This morning, after running through my normal routine, I felt a bad mood descend on me. In the moment, I felt powerless. Even though I had plenty of resources at my disposal that historically have made me feel better (like doing something easy and indulgent) none of those activities appealed to me. This is the inherent danger of the bad mood-- a temporary aimlessness can quickly morph into a larger feeling of emptiness and despair.
If there's one thing that always makes me feel better, it's exercise, so I went out for a jog. The kind of focus required for exercise helps clear the brainspace needed to better understand emotions (Duh). While I was out there, I was struck with the random urge to make progress on some creative projects that have been sitting on my to-do list for awhile.
But if I feel like garbage, I thought, I should pamper myself, right?
Well, over the holiday weekend, I had gone swimming, read by the pool, drank cold beers, and watched gobs of TV. In short, I had done my fair share of relaxing (and then some). It was then that I realized that the only cure to my bad mood was to buckle down and get some shit done. I was feeling listless because I hadn't been attending to my projects.
The common thought is that when you feel bad, you should pamper yourself. Generally, I am totally in agreement. Typically, the last thing you want to do is be hard on yourself and make a laundry list of all the errands you need to run. Sometimes, doing this overwhelmes you and makes you feel worse. I get it.
But sometimes, your bad mood can only be alleviated by working on something you've been putting off-- be it a creative project, or cleaning out your closet, or having That Conversation. Sometimes a bad mood is just a impatient inner sign that you need to quit ignoring the shit you need to do, and do it.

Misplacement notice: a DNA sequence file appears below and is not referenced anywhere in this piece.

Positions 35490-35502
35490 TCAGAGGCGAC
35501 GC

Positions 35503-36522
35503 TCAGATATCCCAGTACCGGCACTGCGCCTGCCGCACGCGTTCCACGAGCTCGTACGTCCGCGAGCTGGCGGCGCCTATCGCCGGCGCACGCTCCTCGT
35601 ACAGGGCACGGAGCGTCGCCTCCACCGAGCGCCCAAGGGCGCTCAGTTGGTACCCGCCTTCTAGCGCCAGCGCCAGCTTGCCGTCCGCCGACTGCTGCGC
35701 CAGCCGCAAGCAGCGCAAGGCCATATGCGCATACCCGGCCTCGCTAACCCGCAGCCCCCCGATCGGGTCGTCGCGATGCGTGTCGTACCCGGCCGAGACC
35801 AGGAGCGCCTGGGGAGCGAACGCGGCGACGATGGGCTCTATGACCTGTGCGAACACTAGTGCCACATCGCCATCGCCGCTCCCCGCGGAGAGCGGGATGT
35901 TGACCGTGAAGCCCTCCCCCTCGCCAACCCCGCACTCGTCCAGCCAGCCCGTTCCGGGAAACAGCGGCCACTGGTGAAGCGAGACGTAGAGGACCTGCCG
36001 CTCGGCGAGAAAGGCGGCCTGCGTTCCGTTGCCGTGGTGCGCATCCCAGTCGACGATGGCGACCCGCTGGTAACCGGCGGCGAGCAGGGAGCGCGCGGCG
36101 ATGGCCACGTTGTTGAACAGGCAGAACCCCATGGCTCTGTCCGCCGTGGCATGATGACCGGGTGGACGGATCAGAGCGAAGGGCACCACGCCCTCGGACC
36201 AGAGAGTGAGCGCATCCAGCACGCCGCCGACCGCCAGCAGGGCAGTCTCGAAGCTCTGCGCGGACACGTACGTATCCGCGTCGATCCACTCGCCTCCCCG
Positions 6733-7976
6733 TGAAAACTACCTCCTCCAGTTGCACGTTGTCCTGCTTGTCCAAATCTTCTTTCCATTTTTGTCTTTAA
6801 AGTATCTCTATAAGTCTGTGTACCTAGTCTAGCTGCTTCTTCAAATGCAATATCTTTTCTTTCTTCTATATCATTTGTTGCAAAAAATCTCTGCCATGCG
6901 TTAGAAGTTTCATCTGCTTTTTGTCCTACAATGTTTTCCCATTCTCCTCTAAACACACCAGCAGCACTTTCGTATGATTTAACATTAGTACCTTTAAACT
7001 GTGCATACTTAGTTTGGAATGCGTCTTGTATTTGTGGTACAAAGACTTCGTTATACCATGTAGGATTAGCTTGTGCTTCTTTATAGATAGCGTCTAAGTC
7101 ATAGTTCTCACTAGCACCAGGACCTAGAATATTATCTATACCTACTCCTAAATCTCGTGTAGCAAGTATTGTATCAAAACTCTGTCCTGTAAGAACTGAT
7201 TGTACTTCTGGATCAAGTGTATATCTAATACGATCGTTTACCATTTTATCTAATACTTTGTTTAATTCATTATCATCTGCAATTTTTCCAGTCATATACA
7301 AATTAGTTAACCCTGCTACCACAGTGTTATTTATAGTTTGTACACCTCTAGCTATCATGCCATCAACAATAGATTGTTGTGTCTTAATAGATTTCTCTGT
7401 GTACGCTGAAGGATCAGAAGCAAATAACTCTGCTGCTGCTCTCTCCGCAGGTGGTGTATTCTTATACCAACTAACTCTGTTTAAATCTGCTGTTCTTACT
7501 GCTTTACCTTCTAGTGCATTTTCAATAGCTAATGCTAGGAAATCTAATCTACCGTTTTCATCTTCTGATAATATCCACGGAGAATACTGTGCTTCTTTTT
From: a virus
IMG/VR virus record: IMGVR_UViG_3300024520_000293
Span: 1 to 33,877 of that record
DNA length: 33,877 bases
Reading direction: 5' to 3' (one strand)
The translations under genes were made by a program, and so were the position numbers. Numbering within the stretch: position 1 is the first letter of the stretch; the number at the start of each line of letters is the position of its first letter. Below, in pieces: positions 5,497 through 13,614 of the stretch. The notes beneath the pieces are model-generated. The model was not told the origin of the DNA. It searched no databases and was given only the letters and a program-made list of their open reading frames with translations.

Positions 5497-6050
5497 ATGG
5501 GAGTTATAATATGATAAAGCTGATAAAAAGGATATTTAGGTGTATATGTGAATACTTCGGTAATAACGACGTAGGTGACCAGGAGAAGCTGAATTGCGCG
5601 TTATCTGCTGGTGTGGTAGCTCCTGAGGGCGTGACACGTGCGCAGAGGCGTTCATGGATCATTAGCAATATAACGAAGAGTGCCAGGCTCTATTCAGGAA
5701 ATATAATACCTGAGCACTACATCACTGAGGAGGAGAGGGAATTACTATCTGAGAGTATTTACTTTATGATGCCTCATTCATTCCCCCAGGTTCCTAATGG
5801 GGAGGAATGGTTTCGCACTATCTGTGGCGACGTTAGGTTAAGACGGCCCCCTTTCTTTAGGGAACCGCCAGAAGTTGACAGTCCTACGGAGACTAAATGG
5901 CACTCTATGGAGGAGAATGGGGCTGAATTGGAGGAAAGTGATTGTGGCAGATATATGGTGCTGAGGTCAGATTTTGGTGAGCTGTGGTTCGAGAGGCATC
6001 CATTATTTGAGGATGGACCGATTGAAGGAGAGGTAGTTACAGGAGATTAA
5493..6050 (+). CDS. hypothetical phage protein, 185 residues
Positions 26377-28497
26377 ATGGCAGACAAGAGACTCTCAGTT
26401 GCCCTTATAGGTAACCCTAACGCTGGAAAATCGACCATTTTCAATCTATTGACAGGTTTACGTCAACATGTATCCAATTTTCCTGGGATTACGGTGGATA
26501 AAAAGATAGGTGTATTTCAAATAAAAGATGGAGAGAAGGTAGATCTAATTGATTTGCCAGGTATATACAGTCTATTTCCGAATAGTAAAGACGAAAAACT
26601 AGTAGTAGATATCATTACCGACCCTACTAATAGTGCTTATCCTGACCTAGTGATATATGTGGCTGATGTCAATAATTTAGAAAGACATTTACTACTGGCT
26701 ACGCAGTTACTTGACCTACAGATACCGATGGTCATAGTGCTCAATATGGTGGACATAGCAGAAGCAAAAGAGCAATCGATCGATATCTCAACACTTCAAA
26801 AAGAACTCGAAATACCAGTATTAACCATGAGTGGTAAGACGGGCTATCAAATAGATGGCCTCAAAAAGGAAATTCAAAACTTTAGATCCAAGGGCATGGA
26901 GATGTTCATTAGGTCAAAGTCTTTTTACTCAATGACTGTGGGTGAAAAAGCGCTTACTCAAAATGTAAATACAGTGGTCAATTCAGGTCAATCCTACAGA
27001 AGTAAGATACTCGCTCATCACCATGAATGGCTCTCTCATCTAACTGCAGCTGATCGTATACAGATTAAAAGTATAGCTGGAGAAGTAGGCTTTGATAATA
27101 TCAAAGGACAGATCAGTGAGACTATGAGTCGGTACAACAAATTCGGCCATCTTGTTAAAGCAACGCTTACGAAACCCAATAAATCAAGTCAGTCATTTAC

It is easy to get a short-term mood boost. And let's face it, we're all well-versed in those: watching Netflix all night long, making a stiff drink, scrolling social media. But long-term mood boosters are often more involved, and rightfully so, because it is the effort that makes the task worthwhile and makes the mood boost linger.
If you find yourself in a bad mood, reflect back on what you've been occupying your time with for the past few days. If you notice you've been spending your time doing things that are fun and relaxing, but you feel unhappy, maybe what will make you feel fulfilled and content is to push through and do something productive.
The ironic thing about this approach is that once you've faced the Hard Thing and conquered it, you can turn back towards the fun stuff. But this time, you'll be able to unfurl completely and enjoy the activity for what it is. With the Hard Thing behind you, your relaxation will actually feel fucking relaxing. Who knew?